NEW YORK / TORONTO (January 23, 2015) – The National Hockey League (NHL®) and the National Hockey League Players’ Association (NHLPA) today announced a North American partnership with GoPro, the maker of the world's most versatile camera and enabler of some of today's most immersive and engaging content. The agreement is GoPro’s first with a major professional sports league. As part of this unprecedented partnership, the NHL will use GoPro’s innovative equipment and expertise to deliver hockey fans never-before-seen perspectives of the game and the talents of the top players in high-definition video content during national and regional game broadcasts and across the digital and social media platforms of the NHLPA, NHL and GoPro.
from Chris Daniels of King 5 News,
On Thursday, Seattle Mayor Ed Murray acknowledged that he met with NBA Commissioner Adam Silver and NHL Commissioner Gary Bettman.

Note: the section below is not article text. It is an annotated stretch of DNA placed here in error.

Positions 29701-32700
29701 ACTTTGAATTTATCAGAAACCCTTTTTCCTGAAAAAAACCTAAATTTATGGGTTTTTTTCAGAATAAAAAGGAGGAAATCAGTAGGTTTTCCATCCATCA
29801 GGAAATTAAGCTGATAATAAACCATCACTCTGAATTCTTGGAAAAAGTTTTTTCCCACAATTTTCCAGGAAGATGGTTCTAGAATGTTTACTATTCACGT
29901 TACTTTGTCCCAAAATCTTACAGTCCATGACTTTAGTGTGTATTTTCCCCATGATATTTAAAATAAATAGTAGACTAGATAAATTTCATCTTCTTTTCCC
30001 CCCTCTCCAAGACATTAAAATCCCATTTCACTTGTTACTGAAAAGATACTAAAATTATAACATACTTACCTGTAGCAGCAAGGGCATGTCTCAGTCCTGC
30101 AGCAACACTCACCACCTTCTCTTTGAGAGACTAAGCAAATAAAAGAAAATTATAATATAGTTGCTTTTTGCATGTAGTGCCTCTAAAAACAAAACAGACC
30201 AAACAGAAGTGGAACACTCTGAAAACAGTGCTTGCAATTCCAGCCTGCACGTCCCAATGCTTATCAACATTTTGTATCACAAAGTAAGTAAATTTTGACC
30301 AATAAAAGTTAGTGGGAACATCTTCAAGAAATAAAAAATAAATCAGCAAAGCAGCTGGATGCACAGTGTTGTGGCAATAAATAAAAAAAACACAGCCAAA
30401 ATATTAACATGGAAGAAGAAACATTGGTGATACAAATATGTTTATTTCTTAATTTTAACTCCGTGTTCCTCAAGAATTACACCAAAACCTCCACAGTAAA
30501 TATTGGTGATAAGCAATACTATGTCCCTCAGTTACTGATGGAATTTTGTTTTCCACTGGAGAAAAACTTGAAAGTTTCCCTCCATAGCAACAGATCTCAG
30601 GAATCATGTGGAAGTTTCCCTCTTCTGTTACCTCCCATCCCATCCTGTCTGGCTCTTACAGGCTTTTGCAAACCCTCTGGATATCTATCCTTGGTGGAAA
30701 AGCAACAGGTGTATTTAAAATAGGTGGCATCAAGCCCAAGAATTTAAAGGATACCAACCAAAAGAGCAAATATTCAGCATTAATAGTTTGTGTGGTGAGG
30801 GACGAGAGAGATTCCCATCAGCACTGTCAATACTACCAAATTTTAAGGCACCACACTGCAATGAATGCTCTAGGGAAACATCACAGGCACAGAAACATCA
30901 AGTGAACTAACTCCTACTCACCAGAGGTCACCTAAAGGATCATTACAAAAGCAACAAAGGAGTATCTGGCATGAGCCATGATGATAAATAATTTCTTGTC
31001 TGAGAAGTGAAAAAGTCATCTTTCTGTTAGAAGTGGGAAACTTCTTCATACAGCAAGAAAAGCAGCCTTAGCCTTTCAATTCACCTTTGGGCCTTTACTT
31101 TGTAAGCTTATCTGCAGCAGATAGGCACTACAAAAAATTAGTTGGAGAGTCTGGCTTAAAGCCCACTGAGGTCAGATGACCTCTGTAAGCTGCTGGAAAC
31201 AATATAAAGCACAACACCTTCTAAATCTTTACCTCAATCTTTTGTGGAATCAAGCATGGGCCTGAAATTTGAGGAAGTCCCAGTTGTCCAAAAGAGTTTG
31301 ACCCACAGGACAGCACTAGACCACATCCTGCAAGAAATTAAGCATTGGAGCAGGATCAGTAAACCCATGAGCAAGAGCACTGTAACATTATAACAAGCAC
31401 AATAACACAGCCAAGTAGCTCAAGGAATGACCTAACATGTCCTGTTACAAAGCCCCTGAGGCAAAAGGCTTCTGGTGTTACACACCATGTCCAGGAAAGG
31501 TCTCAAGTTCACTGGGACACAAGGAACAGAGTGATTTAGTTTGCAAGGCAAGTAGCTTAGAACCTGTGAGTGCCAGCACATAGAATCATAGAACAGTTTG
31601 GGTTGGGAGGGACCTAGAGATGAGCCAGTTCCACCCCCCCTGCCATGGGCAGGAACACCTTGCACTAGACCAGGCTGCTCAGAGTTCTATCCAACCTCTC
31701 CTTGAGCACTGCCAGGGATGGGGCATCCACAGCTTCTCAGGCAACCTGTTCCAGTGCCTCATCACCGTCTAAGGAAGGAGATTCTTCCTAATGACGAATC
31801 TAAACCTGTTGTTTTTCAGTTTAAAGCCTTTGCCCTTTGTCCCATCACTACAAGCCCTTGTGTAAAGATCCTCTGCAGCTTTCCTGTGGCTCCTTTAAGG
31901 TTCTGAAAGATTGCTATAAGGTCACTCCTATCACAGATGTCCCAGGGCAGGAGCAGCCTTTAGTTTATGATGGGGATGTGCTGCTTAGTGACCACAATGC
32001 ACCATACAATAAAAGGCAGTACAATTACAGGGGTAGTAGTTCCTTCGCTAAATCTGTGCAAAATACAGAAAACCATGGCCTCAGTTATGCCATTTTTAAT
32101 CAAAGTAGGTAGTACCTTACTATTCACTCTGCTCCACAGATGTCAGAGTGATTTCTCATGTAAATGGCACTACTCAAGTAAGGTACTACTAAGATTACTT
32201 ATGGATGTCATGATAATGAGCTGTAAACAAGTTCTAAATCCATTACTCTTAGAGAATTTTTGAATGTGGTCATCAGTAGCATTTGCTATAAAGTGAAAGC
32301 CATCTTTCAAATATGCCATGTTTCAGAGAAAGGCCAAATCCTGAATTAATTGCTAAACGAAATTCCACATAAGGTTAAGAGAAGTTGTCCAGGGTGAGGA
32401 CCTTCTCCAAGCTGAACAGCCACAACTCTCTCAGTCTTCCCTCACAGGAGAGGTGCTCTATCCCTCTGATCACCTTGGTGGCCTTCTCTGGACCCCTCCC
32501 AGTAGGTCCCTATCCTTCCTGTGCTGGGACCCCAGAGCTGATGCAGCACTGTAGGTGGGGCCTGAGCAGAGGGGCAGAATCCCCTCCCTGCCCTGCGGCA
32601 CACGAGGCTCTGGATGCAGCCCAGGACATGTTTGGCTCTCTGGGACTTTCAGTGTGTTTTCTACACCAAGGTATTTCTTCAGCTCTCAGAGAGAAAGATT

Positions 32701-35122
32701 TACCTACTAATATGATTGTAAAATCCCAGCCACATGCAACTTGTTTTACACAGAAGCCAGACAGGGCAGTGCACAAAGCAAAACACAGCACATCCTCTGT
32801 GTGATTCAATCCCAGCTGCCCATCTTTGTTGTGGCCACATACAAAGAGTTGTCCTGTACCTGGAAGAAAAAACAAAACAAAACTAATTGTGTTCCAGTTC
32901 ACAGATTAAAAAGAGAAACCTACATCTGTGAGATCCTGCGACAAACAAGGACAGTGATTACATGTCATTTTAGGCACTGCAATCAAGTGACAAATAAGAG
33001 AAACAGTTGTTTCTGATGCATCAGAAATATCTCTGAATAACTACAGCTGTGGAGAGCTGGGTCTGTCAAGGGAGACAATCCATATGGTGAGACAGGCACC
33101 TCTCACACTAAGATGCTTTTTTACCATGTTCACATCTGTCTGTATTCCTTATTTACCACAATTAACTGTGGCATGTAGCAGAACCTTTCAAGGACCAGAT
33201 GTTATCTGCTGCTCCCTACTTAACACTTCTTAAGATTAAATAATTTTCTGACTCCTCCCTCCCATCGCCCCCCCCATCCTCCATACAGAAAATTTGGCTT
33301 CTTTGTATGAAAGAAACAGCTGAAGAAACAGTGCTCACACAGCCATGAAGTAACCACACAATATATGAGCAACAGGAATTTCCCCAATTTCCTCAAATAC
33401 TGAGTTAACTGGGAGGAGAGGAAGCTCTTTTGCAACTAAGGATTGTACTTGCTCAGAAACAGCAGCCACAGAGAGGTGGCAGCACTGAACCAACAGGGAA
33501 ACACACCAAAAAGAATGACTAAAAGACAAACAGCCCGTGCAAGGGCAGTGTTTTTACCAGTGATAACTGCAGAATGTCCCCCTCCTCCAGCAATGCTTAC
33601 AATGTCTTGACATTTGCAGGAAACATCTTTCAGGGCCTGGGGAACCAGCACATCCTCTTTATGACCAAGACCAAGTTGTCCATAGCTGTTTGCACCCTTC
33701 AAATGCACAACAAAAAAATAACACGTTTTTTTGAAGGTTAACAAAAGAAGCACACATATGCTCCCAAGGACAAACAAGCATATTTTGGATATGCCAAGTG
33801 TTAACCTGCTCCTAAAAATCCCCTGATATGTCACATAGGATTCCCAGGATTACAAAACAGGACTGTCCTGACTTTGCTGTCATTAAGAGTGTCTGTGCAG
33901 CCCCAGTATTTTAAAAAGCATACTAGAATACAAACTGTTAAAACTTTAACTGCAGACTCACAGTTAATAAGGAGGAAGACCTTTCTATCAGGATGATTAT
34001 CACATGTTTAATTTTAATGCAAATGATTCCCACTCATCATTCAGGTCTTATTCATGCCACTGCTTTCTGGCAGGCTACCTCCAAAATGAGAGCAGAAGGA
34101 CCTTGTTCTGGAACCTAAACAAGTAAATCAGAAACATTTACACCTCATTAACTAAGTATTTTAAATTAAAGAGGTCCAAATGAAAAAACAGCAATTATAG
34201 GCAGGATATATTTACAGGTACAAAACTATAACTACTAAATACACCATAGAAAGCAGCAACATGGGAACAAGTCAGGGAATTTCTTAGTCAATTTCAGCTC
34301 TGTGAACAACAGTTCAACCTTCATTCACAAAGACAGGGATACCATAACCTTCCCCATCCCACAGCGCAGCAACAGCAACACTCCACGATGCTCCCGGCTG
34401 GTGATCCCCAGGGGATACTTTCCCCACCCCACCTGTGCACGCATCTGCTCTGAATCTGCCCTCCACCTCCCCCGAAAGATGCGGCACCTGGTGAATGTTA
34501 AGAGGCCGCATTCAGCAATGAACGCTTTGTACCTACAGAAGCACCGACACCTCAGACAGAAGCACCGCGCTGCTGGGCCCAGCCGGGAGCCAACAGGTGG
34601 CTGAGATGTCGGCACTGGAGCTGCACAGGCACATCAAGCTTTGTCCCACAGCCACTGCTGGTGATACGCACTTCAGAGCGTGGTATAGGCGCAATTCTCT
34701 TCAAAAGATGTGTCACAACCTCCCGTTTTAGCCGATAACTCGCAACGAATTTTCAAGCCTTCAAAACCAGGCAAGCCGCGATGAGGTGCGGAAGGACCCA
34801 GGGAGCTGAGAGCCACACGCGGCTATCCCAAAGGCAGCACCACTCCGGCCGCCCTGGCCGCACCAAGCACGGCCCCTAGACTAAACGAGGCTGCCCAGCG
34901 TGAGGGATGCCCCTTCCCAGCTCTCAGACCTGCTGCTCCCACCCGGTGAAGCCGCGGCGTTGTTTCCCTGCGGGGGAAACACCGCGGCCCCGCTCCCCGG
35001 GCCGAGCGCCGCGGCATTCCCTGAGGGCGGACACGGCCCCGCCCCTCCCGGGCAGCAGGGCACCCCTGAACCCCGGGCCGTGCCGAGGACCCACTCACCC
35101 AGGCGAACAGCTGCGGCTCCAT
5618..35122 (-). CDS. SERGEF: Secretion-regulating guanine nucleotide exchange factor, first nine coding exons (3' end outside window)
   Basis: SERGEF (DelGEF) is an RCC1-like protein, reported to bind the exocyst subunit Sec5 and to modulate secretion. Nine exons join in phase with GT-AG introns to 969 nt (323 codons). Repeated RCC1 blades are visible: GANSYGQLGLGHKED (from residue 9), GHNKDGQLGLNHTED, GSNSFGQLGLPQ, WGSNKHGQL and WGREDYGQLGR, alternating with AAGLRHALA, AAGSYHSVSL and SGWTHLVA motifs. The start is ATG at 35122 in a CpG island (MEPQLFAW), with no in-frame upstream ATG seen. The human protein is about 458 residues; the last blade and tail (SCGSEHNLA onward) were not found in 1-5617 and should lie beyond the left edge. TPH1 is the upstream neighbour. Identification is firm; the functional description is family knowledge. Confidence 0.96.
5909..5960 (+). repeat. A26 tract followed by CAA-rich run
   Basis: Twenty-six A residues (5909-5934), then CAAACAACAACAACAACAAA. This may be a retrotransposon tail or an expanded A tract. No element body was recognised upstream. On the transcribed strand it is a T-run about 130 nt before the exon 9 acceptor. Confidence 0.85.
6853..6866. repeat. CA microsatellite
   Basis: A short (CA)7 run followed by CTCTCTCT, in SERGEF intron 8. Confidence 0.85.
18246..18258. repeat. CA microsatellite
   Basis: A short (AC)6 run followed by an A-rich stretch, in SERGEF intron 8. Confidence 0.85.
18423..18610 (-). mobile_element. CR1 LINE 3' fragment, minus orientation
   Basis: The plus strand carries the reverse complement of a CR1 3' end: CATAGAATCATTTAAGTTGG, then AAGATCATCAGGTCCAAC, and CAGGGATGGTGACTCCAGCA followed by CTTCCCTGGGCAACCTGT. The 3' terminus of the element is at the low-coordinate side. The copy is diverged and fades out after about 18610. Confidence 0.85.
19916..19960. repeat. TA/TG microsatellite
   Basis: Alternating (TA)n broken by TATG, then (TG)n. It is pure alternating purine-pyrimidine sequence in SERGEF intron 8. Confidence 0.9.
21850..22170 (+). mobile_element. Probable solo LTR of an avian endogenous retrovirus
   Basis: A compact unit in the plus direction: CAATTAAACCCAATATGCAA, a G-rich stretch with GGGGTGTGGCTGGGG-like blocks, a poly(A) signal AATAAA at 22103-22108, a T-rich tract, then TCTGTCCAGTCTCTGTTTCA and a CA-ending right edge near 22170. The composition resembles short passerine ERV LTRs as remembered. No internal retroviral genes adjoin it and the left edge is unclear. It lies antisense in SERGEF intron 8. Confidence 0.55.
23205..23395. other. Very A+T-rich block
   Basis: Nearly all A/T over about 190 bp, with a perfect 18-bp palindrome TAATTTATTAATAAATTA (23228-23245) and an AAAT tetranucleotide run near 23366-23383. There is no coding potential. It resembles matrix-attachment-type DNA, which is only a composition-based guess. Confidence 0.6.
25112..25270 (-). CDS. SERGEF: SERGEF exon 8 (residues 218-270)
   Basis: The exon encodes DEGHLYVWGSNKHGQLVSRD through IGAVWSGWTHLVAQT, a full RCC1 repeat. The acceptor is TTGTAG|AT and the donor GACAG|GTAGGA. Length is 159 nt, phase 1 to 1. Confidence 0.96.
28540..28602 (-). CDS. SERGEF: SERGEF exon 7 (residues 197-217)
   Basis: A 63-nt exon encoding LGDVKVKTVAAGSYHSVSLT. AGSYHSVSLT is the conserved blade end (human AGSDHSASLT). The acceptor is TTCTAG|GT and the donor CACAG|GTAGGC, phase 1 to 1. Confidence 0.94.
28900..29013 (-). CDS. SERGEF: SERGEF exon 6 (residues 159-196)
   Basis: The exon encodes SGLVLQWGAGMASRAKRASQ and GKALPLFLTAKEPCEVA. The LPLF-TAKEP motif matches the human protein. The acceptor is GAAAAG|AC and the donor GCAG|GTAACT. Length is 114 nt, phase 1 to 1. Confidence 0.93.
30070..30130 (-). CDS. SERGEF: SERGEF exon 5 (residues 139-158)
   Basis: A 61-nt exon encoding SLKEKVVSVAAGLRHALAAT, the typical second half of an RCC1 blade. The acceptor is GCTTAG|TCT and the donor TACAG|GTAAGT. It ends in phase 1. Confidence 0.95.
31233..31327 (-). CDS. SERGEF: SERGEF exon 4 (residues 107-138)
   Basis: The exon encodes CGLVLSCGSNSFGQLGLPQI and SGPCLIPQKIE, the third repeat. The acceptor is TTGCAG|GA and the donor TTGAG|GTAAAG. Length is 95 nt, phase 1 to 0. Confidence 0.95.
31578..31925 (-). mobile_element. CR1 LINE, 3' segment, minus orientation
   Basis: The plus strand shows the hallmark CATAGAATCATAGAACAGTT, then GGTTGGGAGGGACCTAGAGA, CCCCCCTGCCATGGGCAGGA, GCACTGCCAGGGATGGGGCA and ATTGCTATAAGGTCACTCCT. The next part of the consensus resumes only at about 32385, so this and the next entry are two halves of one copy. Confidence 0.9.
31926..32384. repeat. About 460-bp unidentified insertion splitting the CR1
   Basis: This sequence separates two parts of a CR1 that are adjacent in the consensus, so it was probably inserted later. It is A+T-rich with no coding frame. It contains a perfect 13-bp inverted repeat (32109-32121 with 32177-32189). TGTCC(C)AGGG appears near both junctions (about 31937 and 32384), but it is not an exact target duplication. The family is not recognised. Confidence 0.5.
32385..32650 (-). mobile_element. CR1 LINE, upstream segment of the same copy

Murray said the meetings occurred Monday on his way to the U.S. Conference of Mayors. According to Murray, Silver said, "Seattle remains a very attractive city for an NBA franchise," but that "the league has no plans to expand at this time."
Murray added that he told Bettman, "We are very keen on bringing an NHL team here, and the commissioner recognizes the value we would bring as home to a future franchise. We will continue to work toward that shared vision."...
Murray is out of town and not available for further comment, according to his spokesman Jason Kelly.
Kelly stressed there were "no firm commitment" made by the NHL or NBA, but the NHL is "very interested in having Seattle host a franchise, that was very clear."
NEW YORK (Jan. 22, 2015) – The National Hockey League announced today the format for the 2015 NHL All-Star Fantasy Draft™ presented by DraftKings, which will be held on Friday, Jan. 23, at the Greater Columbus Convention Center in Columbus, Ohio (8 p.m. ET, NBCSN, SN, TVA Sports).
By Mike Shackil,
The All Star game may be the main event of All Star weekend, but Saturday night will still have one of the most fun NHL events of the year. Every season the NHL All Star Skills Competition proves itself a truly unique event that brings excitement and fun for all involved.